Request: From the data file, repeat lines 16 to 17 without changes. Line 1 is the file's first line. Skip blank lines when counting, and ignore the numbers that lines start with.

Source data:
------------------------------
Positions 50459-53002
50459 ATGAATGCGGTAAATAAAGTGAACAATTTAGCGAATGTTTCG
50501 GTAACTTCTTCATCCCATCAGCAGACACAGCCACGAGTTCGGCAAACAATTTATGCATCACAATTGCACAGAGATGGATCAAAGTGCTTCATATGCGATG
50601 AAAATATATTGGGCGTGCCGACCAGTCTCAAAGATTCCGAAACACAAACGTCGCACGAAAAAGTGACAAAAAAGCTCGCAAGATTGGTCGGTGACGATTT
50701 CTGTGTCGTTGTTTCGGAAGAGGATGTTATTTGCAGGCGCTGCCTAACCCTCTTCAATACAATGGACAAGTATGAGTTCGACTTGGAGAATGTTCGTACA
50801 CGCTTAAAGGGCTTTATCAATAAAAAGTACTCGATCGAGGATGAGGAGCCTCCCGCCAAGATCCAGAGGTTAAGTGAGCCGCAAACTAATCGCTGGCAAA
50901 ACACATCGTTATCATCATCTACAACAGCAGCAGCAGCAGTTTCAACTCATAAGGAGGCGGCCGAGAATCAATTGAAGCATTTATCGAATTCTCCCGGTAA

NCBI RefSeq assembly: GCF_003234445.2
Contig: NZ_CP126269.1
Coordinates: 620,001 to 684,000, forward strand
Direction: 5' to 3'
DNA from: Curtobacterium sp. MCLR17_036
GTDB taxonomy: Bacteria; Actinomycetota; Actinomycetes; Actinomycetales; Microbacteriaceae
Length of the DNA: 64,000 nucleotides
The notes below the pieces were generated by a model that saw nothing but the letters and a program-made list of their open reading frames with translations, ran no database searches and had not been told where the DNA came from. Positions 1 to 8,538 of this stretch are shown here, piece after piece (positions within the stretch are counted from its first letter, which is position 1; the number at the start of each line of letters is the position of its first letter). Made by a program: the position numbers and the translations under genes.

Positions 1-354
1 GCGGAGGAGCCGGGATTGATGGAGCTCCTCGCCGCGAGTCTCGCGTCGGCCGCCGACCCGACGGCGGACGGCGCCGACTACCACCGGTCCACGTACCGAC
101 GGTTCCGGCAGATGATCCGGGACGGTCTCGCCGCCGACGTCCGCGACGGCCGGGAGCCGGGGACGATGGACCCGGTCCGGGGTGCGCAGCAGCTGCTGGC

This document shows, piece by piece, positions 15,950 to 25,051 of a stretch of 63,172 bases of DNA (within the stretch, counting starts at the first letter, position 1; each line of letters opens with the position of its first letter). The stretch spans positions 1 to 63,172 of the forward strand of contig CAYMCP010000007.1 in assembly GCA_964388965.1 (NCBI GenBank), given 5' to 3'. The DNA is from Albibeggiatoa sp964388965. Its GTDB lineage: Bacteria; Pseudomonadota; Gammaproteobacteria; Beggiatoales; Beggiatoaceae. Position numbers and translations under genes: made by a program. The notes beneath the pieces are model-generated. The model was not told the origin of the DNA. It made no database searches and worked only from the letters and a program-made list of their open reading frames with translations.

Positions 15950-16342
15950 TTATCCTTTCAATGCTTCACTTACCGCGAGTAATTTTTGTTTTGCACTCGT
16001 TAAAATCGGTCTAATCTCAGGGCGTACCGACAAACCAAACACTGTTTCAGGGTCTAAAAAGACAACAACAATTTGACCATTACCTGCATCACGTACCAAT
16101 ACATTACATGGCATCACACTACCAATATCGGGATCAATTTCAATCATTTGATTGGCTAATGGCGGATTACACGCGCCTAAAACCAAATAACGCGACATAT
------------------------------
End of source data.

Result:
Positions 1-354
1 GCGGAGGAGCCGGGATTGATGGAGCTCCTCGCCGCGAGTCTCGCGTCGGCCGCCGACCCGACGGCGGACGGCGCCGACTACCACCGGTCCACGTACCGAC